Human and murine Th17
Center of Excellence for Research, Transfer, and High Education DENOthe, University of Florence, Florence, Italy. Current opinion in HIV and AIDS
(Impact Factor: 4.68).
03/2010; 5(2):114-9. DOI: 10.1097/COH.0b013e32833647c2
The purpose of this review is to summarize the most recent discoveries in the field of phenotypic and functional characterization of human and murine Th17 cells.
Human Th17 cells express CD161 and exclusively originate from CD161 precursors present in umbilical cord blood and newborn thymus in response to the combined activity of IL-1beta and IL-23. On the contrary, murine Th17 cells do not express CD161 and originate in response to IL-6, IL-1, and TGF-beta, even if the latter has recently been shown to be dispensable. Studies in mice have initially suggested that Th17 cells are the pathogenic cells in autoimmune disorders, whereas Th1 cells may behave rather as protective. Studies in humans have subsequently demonstrated the capacity of Th17 cells to shift to Th1 cells when activated in the presence of IL-12. The plasticity of Th17 to Th1 cells has been now confirmed in mice, where it was found that Th17 cells become pathogenic in some models of autoimmune diseases only when they shift to Th1 cells.
The issue of Th17 plasticity is of fundamental importance for those researchers directed to manipulate immune responses in therapeutically useful manner.
Available from: PubMed Central
- "The involvement of Th17 cells in RA is, therefore, still controversial. However, the involvement of CD4+CD161+ T cells in autoimmune diseases has been attracting attention recently . These T cells produce large amounts of IL-17 and are increased in psoriasis and Crohn's disease. "
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ABSTRACT: Several clinical studies have demonstrated that the humanized anti-interleukin-6 (IL-6) receptor antibody tocilizumab (TCZ) improves clinical symptoms and prevents progression of joint destruction in rheumatoid arthritis (RA). However, the precise mechanism by which IL-6 blockade leads to the improvement of RA is not well understood. IL-6 promotes synovitis by inducing neovascularization, infiltration of inflammatory cells, and synovial hyperplasia. IL-6 causes bone resorption by inducing osteoclast formation via the induction of RANKL in synovial cells, and cartilage degeneration by producing matrix metalloproteinases (MMPs) in synovial cells and chondrocytes. Moreover, IL-6 is involved in autoimmunity by altering the balance between T(h)17 cells and T(reg). IL-6 also acts on changing lipid concentrations in blood and on inducing the production of hepcidin which causes iron-deficient anemia. In conclusion, IL-6 is a major player in the pathogenesis of RA, and current evidence indicates that the blockade of IL-6 is a beneficial therapy for RA patients.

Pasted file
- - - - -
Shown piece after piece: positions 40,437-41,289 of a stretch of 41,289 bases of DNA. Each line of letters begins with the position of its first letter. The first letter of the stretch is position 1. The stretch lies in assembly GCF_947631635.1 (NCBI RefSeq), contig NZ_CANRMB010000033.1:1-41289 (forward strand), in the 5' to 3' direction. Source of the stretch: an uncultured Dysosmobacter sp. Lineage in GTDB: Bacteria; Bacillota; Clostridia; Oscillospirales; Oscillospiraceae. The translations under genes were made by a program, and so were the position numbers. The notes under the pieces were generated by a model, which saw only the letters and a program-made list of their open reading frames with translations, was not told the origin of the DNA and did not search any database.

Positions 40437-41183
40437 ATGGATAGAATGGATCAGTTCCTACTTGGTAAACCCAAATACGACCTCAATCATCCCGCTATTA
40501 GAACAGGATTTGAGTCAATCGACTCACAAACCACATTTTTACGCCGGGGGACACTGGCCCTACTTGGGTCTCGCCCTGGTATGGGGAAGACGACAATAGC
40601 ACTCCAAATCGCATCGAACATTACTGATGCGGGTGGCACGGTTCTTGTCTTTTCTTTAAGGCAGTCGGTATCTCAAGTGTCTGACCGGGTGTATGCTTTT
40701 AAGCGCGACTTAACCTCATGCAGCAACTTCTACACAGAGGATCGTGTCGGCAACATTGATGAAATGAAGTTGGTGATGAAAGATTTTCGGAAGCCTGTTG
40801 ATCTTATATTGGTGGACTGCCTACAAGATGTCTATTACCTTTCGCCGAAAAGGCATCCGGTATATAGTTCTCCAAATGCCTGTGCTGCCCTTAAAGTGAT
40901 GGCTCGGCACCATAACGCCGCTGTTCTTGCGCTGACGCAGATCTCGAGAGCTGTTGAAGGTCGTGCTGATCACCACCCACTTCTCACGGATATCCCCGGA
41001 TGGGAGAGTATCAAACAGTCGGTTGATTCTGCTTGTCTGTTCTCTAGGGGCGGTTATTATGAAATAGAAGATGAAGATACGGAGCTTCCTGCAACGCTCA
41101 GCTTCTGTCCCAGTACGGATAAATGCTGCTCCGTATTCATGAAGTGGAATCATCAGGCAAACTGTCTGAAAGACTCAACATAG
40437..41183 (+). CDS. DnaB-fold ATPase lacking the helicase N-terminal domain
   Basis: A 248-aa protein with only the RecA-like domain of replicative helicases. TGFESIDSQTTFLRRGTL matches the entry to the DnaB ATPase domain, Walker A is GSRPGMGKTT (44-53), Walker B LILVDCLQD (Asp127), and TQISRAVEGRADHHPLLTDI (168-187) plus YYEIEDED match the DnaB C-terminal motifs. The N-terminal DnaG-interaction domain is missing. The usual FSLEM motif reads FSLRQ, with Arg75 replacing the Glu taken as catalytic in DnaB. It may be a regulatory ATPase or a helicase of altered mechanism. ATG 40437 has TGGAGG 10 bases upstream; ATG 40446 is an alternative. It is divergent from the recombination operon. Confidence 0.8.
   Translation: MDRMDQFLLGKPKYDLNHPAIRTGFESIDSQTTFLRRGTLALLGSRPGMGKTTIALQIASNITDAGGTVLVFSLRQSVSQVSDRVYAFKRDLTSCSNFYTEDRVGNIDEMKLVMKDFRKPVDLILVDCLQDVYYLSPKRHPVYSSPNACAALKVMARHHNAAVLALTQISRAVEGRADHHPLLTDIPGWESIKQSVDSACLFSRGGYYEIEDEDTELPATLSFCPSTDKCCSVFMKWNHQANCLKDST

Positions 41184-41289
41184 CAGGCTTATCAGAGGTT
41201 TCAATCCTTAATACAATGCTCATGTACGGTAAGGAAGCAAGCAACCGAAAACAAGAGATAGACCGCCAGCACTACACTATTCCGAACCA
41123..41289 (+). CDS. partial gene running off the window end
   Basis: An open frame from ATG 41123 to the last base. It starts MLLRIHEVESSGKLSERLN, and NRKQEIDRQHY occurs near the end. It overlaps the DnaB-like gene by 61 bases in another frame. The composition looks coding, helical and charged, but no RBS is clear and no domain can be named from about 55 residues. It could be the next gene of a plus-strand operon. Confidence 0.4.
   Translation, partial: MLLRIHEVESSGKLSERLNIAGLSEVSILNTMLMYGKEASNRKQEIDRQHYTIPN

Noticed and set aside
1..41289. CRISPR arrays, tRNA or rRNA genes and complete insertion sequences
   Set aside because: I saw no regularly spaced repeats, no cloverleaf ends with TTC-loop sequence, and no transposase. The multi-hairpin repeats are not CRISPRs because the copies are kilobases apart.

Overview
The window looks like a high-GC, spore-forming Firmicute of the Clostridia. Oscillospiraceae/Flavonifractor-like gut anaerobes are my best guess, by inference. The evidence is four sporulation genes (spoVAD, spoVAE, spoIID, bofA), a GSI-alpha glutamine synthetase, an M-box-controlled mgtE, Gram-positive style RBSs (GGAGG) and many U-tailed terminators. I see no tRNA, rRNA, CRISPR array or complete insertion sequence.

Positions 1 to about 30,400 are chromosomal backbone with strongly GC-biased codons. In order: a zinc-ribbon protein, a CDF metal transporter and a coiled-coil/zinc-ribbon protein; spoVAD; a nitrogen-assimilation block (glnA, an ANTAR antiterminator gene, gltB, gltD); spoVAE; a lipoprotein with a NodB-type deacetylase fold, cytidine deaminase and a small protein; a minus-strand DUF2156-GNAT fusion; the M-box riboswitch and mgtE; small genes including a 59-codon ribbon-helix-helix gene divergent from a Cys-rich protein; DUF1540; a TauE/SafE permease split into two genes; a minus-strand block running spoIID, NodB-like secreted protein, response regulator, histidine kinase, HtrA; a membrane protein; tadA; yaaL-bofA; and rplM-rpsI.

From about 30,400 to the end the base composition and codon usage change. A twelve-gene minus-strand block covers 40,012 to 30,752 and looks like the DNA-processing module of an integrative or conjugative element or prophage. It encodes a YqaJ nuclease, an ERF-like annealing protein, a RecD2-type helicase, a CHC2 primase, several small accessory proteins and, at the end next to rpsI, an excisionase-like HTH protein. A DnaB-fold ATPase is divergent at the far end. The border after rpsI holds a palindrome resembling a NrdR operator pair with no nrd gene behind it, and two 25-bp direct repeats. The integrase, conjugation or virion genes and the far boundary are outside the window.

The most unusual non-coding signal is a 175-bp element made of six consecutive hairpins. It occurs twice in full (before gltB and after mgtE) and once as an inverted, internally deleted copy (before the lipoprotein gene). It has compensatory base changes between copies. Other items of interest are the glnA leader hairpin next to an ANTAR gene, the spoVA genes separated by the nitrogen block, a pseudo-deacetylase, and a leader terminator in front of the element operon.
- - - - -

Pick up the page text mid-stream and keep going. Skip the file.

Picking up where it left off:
05/2011; 2011(2090-1984):765624. DOI:10.1155/2011/765624
Available from: Hyun-Dong Chang
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ABSTRACT: Th1 and Th17 cells are distinct lineages of effector/memory cells, imprinted for re-expression of IFN-γ and IL-17, by upregulated expression of T-bet and retinoic acid-related orphan receptor γt (RORγt), respectively. Apparently, Th1 and Th17 cells share tasks in the control of inflammatory immune responses. Th cells coexpressing IFN-γ and IL-17 have been observed in vivo, but it remained elusive, how these cells had been generated and whether they represent a distinct lineage of Th differentiation. It has been shown that ex vivo isolated Th1 and Th17 cells are not interconvertable by TGF-β/IL-6 and IL-12, respectively. Here, we show that ex vivo isolated Th17 cells can be converted into Th1/Th17 cells by combined IFN-γ and IL-12 signaling. IFN-γ is required to upregulate expression of the IL-12Rβ2 chain, and IL-12 for Th1 polarization. These Th1/Th17 cells stably coexpress RORγt and T-bet at the single-cell level. Our results suggest a molecular pathway for the generation of Th1/Th17 cells in vivo, which combine the pro-inflammatory potential of Th1 and Th17 cells.
European Journal of Immunology 11/2010; 40(11):3017-27. DOI:10.1002/eji.201040539 · 4.03 Impact Factor
Available from: Shabaana A Khader
Cytokine & growth factor reviews 11/2010; 21(6):403-4. DOI:10.1016/j.cytogfr.2010.10.008 · 5.36 Impact Factor
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